“I prefer a very structured process, I always carry a copy and a pen.I write all the skills on the copy that I have as not only the questions but also the order of the questions matter. I sort the skills first in this order:
- MVC frameworks
4.HTML, CSS, Bootstrap etc
What is the importance of code quality? Also, how important is clean code?
So, for all the topics, ask him to write one code for each. If he performs badly, it means that maybe he has gained some knowledge by going through websites but hasn’t implemented any. In these cases, if the guy is junior with good theoretical knowledge, we can consider them as we can spend some time on freshers but we definitely cannot do that for a 2+ year candidates.
Now, coming to your question, I would like to talk about clean code.
What is clean code?
1.Easily accessible to others (straightforward, clear intent, good abstractions, no surprises, good names) – this is absolutely the most mentioned point
2.Is made for the real-world, i.e. has a clear error-handling strategy.
3.The author clearly cares for the software and other developers (which implies both readability and maintainability)
4. Is minimal (does one thing, has minimal dependencies)
And there is a book on Clean code which I recommend every developer to read.
Okay, how would you evaluate a 2+ year candidate then?
Earlier in the view layer we used to have the business layer coupled, which made it very hard to maintain and read the code when the presentation logic is mixed with the business logic. In order to fix this problem, we use MVC which helps to separate the presentation logic from the business logic so that everyone can understand clearly.”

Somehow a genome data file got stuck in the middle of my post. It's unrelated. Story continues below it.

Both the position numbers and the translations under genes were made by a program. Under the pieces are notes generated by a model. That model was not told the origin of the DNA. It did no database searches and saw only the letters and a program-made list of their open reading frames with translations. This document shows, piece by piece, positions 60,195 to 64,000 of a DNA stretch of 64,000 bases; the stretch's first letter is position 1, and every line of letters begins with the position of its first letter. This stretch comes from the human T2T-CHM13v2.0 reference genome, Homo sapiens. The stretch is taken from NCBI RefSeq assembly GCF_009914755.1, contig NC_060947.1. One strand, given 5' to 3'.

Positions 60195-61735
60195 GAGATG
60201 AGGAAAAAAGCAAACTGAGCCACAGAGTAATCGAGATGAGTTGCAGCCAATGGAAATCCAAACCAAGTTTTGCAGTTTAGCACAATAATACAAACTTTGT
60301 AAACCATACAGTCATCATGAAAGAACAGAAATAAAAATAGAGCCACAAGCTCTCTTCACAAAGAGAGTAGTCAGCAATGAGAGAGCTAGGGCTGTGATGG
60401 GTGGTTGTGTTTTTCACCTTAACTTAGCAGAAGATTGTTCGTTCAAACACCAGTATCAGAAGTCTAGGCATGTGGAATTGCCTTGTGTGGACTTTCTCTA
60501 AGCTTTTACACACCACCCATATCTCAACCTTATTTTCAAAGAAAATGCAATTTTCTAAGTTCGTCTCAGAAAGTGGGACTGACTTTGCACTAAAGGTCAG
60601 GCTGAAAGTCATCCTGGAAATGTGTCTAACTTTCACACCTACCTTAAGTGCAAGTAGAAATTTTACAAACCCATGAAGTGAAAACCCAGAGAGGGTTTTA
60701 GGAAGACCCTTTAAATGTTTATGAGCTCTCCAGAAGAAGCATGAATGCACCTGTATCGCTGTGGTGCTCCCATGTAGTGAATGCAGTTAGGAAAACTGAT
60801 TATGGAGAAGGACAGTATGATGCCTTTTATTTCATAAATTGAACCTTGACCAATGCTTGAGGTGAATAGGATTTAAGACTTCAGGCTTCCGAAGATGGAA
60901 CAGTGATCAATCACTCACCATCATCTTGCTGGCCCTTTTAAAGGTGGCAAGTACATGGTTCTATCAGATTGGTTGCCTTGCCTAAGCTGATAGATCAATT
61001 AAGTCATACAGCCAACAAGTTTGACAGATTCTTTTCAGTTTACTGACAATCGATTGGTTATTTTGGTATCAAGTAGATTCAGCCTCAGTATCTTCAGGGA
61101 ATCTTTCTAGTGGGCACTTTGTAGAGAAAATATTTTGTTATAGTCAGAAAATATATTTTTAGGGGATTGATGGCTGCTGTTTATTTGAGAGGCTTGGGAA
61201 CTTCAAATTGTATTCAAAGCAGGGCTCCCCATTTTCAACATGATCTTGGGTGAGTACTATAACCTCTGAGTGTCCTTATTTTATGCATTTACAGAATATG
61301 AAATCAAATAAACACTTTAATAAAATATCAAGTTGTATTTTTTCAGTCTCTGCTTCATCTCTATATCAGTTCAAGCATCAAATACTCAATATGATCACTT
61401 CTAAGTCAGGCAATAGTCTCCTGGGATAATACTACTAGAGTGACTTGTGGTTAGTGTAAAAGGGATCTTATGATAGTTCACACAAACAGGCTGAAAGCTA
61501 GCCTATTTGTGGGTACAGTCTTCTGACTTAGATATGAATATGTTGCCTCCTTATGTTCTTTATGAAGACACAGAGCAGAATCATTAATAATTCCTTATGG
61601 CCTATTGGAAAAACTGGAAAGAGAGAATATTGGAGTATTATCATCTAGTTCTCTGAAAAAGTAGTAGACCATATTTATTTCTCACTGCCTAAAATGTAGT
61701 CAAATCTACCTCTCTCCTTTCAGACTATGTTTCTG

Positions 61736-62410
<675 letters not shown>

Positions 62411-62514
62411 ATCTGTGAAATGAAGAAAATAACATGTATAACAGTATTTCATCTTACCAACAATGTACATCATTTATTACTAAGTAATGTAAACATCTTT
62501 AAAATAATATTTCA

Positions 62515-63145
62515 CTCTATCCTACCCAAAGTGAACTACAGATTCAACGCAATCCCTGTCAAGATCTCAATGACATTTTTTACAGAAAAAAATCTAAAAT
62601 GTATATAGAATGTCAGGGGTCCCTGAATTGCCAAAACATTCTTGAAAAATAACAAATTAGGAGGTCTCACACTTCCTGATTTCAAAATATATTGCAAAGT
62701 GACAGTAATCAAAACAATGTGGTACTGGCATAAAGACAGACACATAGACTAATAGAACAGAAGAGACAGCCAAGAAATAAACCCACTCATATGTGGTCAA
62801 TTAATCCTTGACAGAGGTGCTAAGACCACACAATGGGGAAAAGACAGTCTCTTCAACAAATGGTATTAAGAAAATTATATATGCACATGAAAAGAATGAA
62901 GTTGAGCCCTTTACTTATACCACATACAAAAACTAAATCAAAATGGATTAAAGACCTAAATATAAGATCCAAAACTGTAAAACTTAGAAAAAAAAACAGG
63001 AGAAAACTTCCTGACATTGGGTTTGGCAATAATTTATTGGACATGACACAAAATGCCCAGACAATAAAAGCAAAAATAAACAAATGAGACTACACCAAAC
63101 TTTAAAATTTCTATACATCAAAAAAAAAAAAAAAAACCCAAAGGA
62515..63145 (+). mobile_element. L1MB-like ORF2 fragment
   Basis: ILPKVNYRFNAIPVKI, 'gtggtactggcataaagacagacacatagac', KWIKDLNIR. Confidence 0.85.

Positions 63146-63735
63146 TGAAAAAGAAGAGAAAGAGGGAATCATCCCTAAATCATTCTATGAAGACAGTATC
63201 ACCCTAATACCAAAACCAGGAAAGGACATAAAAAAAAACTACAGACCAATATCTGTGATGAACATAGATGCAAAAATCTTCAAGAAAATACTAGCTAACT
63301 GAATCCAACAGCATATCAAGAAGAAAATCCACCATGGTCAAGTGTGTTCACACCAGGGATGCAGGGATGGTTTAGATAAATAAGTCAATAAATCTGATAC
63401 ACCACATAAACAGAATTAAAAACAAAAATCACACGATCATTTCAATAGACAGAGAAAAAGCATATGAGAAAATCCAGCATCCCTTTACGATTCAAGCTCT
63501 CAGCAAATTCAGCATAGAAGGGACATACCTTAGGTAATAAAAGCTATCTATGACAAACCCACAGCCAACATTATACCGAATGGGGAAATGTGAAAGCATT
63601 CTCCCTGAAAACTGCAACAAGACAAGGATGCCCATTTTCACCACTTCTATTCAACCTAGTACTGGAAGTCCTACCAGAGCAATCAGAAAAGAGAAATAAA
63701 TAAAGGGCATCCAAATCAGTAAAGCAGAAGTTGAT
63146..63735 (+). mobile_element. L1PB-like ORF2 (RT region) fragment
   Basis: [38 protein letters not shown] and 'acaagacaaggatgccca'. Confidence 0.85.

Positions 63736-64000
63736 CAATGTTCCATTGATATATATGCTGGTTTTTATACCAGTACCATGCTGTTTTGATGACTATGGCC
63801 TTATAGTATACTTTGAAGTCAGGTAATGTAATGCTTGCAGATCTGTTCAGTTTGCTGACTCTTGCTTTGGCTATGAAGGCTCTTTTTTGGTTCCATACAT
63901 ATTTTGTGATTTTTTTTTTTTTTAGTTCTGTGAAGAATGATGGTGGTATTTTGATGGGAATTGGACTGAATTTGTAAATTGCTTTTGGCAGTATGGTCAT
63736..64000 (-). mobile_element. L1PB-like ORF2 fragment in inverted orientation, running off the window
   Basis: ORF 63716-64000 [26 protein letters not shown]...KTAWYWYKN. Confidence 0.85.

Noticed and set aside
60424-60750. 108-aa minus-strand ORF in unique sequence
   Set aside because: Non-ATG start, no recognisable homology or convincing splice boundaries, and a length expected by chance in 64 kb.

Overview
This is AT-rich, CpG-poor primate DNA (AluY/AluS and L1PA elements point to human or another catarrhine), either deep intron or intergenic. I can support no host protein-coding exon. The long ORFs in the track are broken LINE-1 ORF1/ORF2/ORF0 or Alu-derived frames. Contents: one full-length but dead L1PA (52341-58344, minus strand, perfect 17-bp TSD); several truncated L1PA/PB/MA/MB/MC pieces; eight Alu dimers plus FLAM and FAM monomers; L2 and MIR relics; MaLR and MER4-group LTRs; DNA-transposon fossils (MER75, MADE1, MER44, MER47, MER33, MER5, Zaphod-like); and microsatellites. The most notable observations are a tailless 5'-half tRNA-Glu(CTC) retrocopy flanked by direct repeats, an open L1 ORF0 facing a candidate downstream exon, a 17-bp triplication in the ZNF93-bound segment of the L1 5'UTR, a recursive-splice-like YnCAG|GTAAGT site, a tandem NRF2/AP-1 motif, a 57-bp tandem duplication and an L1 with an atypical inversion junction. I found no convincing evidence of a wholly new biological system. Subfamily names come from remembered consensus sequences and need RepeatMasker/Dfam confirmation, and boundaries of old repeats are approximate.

Do you evaluate the candidate on what he has mentioned in his resume?
“I do not emphasize on resume. For example, I am in an Investbank Bank, and I have not seen candidates coming from Investment Banking only. What matters is his current skills, whether he has problem-solving skills.Domain is something that can be learnt in a few months. The best way is to give them a kind of problem statement and ask them to solve it. I will state one hypothetical problem:
You have built a project in Angular today. Five years from now, suppose, Google stops supporting Angular and there is no more development on Angular. Millions of customers are using your project. Now you don’t have option to work on angular, you have no community, no support no new libraries. What will you do now?
Key - The candidates have to come up with approach of transition of an entire enterprise level project.
Frontend is evolving very fast, where do you see it in the next 5 years? How can recruiters keep at par?
“After introduction of open source model and the emergence of AI, chatbots etc, this is something that is not going to stop in the near future and the candidate has to adapt to the new technologies.
Recruiters have to put themselves in the shoes of the developer, they have to sit with the developers, have to understand what is going on in the market. They need to read some blogs on web development, and keep themselves updated.”
Good skillsets that company may look for while hiring for front-end?
“I have already mentioned the important skills in an earlier question. Also, the skills vary depending on the company and project, but on the top of my head, Unit-testing should be a criteria. One should know how to write proper unit test cases. Also, knowledge of TDD(test driven dev), BDD(business driven dev), build automation tools like grunt, gulp or webpack should be emphasized on.”
Tech-interviews are really a cumbersome job, isn’t it? Don’t worry, we have got it for you. Next week, we will publish the interview with one of ur top Data-Science experts. Till then, keep learning, keep experimenting :-)